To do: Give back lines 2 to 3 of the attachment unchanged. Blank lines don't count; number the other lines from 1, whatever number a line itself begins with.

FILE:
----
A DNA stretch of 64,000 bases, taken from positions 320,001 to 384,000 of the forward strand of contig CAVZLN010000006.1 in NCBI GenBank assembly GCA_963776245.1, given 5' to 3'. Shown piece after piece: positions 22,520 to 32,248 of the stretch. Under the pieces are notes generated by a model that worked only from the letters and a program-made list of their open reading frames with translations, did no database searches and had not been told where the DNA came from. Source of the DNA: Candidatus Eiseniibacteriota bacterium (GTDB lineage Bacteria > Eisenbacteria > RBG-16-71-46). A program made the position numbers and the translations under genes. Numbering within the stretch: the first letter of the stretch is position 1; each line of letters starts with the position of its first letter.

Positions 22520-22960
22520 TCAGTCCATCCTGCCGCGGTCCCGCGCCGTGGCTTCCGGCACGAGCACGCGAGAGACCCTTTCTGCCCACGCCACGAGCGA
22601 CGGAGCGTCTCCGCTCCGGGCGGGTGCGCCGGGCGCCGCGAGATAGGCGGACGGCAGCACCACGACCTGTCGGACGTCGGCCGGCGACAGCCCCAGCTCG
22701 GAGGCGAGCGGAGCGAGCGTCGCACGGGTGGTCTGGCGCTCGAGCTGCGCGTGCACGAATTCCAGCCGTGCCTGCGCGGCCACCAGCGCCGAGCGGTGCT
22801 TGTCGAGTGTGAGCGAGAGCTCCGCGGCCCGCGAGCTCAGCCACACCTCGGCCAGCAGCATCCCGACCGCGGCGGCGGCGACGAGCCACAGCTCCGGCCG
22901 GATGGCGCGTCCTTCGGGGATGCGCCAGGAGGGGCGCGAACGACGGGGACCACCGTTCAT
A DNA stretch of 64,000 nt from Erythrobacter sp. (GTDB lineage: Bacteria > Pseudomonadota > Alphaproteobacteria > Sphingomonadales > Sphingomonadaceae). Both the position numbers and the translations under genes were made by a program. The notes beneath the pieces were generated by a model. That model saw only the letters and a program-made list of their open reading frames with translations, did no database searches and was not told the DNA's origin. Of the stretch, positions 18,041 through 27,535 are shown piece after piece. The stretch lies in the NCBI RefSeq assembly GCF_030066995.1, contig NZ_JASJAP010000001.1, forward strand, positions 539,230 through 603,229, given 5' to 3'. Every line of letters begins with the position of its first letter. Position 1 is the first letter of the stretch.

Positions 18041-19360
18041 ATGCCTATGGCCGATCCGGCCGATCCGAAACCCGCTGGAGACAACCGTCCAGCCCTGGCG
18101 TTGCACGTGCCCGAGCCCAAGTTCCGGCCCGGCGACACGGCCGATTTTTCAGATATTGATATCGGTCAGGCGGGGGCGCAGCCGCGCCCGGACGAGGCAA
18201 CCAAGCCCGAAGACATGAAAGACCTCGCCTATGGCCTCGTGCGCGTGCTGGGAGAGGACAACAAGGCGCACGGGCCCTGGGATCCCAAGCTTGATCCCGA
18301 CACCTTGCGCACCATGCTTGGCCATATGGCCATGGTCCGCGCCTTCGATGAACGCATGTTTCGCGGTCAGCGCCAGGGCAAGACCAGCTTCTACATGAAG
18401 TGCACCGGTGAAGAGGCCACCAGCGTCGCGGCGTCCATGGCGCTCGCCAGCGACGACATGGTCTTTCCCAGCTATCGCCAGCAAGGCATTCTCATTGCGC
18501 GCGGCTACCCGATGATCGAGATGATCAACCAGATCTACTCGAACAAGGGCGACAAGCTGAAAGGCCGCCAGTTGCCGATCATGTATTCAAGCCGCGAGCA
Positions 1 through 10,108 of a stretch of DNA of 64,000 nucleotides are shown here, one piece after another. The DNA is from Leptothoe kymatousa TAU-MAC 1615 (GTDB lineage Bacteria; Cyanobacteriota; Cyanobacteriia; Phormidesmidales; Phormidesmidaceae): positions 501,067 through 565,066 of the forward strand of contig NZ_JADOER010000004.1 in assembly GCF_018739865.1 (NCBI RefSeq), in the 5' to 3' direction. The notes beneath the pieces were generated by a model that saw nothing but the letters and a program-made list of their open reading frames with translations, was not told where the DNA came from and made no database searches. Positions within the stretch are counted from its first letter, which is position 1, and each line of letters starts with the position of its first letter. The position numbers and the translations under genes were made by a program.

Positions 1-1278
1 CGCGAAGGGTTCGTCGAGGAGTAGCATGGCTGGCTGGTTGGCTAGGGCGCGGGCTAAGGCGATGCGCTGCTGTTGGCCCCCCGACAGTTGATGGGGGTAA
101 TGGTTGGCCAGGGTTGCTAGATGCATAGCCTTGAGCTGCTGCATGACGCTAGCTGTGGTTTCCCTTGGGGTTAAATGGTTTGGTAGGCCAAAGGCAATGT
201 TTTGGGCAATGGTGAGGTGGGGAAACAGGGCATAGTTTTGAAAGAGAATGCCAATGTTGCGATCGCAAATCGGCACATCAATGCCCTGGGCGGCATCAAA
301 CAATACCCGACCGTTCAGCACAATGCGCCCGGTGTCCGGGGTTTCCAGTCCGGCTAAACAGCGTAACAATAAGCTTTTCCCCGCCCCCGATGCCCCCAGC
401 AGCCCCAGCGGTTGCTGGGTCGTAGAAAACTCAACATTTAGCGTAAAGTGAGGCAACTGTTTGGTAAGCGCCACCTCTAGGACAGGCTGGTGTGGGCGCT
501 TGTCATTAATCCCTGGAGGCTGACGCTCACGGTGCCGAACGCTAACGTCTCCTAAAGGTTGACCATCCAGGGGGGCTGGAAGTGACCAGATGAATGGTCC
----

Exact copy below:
Positions 22520-22960
22520 TCAGTCCATCCTGCCGCGGTCCCGCGCCGTGGCTTCCGGCACGAGCACGCGAGAGACCCTTTCTGCCCACGCCACGAGCGA